In July 2013 the Australian Government’s amendments to the Corporations Act 2001 came into force as part of the Future of Financial Advice (FoFA) reforms. The reforms were designed to bring clarity to the provision of financial advice and fees charged, and to require that financial advisors act in their client's best interests.
These important changes include:
- banning financial advisers from accepting commissions if it is likely to influence the advice they give to a client
- clients need to opt-in for ongoing advice fees every two years
- all commissions are banned on insurance products inside superannuation (prospective ban); the ban does not (at this stage) extend to insurance products outside superannuation
- volume-based payments are banned
- banning of all upfront and trail commissions (and like payments)
- banning all payments of commission of $300 or more (per benefit) to a third party in exchange for services that are not directed by the client but will benefit them (with an exclusion for professional development and IT administration services where set criteria are met); these are called soft-dollar payments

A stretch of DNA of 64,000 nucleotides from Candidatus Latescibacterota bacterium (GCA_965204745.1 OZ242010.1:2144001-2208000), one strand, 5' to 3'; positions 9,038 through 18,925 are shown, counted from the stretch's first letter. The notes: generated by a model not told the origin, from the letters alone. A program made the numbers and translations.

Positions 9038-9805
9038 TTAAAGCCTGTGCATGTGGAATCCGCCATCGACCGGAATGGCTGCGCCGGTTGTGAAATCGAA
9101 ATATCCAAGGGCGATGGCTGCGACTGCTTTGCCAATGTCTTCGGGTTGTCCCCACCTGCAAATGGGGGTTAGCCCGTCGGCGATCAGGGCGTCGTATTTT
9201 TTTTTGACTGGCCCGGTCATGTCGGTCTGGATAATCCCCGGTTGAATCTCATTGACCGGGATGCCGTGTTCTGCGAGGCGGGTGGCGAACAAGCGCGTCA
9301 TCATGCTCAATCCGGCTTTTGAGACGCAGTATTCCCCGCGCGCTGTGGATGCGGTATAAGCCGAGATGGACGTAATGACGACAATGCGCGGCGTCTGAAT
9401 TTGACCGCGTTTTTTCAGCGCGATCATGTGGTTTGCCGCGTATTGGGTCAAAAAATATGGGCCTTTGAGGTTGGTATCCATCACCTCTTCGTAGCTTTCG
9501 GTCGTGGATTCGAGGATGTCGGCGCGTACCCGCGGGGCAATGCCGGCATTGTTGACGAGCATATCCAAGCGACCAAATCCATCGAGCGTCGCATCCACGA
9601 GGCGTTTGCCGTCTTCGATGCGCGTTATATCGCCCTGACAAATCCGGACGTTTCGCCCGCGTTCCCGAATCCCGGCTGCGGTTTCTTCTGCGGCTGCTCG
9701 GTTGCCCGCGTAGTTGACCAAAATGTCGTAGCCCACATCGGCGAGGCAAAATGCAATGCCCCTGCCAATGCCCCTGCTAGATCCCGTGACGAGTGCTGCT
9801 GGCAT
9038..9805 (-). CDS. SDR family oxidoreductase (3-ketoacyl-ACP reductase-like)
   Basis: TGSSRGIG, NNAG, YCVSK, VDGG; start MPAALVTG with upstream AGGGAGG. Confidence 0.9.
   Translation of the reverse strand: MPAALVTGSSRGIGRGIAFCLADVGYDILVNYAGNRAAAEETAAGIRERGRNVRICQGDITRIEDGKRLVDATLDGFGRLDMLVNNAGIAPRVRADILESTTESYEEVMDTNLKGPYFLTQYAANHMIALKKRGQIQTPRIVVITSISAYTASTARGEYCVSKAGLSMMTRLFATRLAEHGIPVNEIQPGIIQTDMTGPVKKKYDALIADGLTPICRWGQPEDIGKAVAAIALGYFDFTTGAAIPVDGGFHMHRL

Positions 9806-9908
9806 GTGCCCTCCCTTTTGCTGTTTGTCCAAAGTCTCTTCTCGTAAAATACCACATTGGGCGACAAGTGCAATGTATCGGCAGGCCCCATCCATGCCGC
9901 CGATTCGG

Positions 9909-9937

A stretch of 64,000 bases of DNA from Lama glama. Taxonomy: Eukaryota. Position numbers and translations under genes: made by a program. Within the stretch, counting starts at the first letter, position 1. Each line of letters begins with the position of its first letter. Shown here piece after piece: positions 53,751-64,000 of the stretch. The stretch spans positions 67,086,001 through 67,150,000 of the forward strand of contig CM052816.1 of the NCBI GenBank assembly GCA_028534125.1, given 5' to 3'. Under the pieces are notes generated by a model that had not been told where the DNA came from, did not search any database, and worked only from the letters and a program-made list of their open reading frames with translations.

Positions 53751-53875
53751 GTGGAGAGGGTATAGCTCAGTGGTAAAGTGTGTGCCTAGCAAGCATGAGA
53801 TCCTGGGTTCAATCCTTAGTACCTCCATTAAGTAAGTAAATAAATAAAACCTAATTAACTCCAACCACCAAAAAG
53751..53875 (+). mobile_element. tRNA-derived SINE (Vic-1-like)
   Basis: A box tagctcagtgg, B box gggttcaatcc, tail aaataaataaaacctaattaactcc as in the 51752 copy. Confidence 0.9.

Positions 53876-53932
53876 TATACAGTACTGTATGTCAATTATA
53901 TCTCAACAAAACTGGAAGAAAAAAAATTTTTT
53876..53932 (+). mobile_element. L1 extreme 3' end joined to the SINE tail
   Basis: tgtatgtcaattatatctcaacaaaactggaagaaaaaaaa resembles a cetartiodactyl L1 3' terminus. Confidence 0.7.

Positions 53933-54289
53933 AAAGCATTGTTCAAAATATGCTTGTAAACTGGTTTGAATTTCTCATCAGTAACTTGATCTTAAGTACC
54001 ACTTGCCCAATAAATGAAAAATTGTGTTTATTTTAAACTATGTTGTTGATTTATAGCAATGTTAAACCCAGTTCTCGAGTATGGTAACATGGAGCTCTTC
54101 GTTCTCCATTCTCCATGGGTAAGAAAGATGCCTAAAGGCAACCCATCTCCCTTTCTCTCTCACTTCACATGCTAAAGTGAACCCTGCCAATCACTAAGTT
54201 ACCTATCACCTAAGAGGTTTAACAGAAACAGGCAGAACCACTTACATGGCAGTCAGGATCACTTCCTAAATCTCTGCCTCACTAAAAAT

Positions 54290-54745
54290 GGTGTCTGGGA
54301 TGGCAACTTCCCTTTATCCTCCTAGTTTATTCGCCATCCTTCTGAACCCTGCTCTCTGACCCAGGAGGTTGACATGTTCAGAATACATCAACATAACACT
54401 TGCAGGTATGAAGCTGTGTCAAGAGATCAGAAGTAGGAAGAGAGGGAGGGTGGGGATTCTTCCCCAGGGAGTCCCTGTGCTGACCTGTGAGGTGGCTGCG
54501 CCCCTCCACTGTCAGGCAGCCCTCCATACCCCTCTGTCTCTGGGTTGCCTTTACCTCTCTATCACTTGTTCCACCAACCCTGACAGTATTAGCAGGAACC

- expanding a new form of limited advice called scaled advice, which can be provided by a range of advice providers, including superannuation trustees, financial planners and potentially accountants, creating a level playing field for people who provide advice, and
- introducing a statutory best interest duty for financial advice with a reasonable steps qualification.
We can help you
Maurice Blackburn has the largest superannuation, insurance and financial advice disputes department in Australia. If you believe you are not being treated fairly by your financial adviser or another professional in this industry, contact us immediately.